‘Dunkirk’ – a fashionable film?

‘Dunkirk’ – a fashionable film?

Contains spoilers

 

How long can Kenneth Branagh stare off the end of a pier? How many more of these roles can Tom Hardy successfully complete without uttering a word of non-muffled dialogue? Is this the start of a new acting career for Harry Styles? So many questions are on my mind after leaving a screening of ‘Dunkirk’ this weekend. Yet one question lacks an obvious answer…

 

It’s this: Why is it all so fashionable? Now, don’t get me wrong – I really rather enjoyed the latest Nolan epic. The dark visuals are bought to screen in a concise manner, surprising for an IMAX feature. There are mashed up narrative time scales at play. The sequences underwater are well considered. There are uncompromising looming shots of lead Fionn Whitehead coloured in a deep blue as the sunsets on the ocean ahead. The sound is relentless throughout the 100 minute run time. Hans Zimmer’s score acts as a ticking clock as the narratives unfold.

 

Releated: Film Review – Dunkirk

Many people immediately mention the format(s) of ‘Dunkirk’ when it is discussed in the media and online. This is quite the visual feast, as predicted from Nolan, whose previous visual work is notable. What happens here is more grounded in reality compared to the various layers of ‘Inception’, or the the time jigsaw puzzle of ‘Interstellar’. For me, the close details and faster editing of the scenes where ships sink, outweigh the vast establishing shots of the beach and ocean. C’mon Chris, I know what the open sea looks like, can we get back to the survival of the characters please?

 

I have seen ‘Dunkirk’. I saw it at an indie in digital. The screening room itself is art deco, b-listed, and purpose built, if you want to get into the finer details. Yet some would argue that I haven’t really truly experienced ‘Dunkirk’ because I haven’t opted for the IMAX or 35mm or 70mm formats. I think that any long discussion of this is comparable to someone trying to tell me how great craft ale or music on vinyl is. I agree that these things are good, but I don’t need someone to patronise me about it. Even from seeing this film in standard digital projection, I can already tell it is better than a lot of IMAX pictures (which all too often tend more toward a 3rd act in which the camera shakes erratically as the finale is realised).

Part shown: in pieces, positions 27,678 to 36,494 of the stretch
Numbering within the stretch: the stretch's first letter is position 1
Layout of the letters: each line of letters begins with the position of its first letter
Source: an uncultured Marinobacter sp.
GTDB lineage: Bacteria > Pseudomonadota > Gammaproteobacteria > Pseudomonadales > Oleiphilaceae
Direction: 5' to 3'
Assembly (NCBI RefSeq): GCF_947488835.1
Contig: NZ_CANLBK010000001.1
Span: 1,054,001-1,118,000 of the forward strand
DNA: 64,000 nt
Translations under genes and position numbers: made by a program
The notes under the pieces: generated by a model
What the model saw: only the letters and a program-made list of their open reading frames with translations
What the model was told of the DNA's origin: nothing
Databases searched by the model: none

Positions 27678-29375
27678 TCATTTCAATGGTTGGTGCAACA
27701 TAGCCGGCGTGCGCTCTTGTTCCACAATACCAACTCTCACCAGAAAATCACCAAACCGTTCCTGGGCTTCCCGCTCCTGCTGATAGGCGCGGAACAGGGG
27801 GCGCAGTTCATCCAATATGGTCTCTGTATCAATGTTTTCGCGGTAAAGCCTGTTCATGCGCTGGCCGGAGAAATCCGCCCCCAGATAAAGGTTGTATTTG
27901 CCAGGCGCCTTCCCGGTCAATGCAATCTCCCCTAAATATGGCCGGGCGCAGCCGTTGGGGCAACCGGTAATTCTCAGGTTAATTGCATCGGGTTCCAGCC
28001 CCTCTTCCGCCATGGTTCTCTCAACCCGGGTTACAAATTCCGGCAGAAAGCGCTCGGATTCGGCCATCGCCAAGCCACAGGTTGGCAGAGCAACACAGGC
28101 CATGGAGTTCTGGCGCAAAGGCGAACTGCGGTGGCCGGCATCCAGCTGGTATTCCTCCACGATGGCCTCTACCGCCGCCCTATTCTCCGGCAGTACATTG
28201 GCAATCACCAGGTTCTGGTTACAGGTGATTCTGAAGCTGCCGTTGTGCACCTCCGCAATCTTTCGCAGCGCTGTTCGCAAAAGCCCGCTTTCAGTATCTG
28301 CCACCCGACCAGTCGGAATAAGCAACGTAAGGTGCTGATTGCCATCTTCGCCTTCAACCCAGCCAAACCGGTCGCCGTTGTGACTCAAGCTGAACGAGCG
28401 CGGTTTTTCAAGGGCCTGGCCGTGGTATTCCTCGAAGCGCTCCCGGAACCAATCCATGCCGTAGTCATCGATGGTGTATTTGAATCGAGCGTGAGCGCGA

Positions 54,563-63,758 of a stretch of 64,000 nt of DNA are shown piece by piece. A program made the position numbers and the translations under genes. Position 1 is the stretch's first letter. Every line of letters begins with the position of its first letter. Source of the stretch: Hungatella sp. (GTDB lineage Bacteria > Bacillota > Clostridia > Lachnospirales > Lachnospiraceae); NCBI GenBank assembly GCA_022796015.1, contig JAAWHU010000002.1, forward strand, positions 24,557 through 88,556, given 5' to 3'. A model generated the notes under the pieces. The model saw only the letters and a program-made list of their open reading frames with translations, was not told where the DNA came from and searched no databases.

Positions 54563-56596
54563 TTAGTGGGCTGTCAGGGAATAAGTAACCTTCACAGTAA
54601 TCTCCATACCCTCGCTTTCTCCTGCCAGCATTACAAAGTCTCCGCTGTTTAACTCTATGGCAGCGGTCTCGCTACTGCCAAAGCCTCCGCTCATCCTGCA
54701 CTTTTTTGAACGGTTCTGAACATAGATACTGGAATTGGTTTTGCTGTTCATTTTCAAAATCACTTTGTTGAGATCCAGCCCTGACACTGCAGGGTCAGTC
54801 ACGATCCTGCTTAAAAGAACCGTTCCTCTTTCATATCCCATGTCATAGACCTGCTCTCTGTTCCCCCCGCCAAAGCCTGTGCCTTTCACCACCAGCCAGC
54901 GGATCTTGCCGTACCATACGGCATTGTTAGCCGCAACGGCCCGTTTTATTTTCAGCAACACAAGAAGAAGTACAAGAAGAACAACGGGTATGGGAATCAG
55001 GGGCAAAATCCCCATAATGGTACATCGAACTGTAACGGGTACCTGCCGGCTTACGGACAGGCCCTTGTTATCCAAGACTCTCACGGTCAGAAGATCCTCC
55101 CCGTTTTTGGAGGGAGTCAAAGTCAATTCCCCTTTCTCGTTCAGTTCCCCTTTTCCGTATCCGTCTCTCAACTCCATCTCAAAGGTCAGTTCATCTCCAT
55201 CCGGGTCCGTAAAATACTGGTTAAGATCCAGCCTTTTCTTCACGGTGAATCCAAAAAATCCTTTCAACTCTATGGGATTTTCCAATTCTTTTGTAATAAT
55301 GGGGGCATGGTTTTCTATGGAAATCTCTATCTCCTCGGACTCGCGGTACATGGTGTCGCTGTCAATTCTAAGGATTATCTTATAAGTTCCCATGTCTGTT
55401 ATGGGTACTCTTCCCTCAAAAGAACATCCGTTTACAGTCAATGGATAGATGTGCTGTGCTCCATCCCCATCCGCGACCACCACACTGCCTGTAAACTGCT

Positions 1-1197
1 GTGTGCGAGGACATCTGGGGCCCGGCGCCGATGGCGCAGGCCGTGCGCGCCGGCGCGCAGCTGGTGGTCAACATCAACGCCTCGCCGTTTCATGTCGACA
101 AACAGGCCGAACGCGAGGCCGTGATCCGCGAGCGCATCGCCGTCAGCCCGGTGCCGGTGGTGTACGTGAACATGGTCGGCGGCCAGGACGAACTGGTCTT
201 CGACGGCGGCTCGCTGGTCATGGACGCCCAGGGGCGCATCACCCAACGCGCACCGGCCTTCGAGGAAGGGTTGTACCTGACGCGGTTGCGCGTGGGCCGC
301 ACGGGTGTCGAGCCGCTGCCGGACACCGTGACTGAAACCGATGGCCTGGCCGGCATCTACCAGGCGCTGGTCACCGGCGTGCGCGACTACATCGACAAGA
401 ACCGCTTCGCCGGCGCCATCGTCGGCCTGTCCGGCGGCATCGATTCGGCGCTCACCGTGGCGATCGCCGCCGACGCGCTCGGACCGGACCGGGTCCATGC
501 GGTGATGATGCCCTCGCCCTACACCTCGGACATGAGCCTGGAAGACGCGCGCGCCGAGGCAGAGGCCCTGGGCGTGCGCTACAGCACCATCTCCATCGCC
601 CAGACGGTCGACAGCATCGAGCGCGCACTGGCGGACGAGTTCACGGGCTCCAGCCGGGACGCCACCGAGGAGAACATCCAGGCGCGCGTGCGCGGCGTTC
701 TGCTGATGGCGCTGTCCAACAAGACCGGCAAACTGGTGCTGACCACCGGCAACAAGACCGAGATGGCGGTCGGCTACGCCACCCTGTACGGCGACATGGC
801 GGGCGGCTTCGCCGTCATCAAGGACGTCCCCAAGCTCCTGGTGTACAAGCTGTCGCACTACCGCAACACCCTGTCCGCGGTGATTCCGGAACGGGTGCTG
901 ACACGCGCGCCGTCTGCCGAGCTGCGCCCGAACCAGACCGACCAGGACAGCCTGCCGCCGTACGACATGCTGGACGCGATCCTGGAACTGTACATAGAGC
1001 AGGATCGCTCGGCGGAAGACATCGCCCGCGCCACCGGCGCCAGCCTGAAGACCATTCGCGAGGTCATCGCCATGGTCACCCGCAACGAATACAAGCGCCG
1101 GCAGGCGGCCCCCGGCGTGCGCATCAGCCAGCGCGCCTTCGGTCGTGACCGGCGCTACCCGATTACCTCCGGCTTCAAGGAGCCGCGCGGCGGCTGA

Related: Film Review 2 – Dunkirk

The fashionableness of the film is irritating though. It’s obvious that the soldiers awaiting evacuation would be more grimy. The immaculate haircuts and clean appearance of the cast is just too much. Whilst most of the uniform is convincingly standard British military gear, a lot of the time it is unspoiled and neat. You can’t help but think that in this operation the soldiers would have sand and dirt on their skin, hair, and uniform. There is some attempt to show this, but for the most part it all looks very clean.

 

There’s a shot of One Direction’s Harry Styles looking moody with immaculate hair, sat on the beach. Kenneth Branagh is still looking out to sea, modelling a cream coloured turtleneck. On the small fishing boat there are two younger characters portrayed by Barry Keoghan and Tom Glynn-Carney – whilst the former’s cardigan looks suitably old-fashioned, the latter is in a red jumper that wouldn’t look out of place in River Island.

 

I feel like I enjoyed ‘Dunkirk’ for different reasons compared with other critiques I’ve read and heard. I loved the soundtrack, for sure. However, the nitty-gritty parts, the moments of real danger, fought at sea and in harsh conditions – they make the film really great. Nolan may have cast this with a young set of actors in the leads, but it just makes it a bit too fresh-faced perhaps?

Zach Roddis

‘Dunkirk’ is in UK, Irish and U.S Cinemas now

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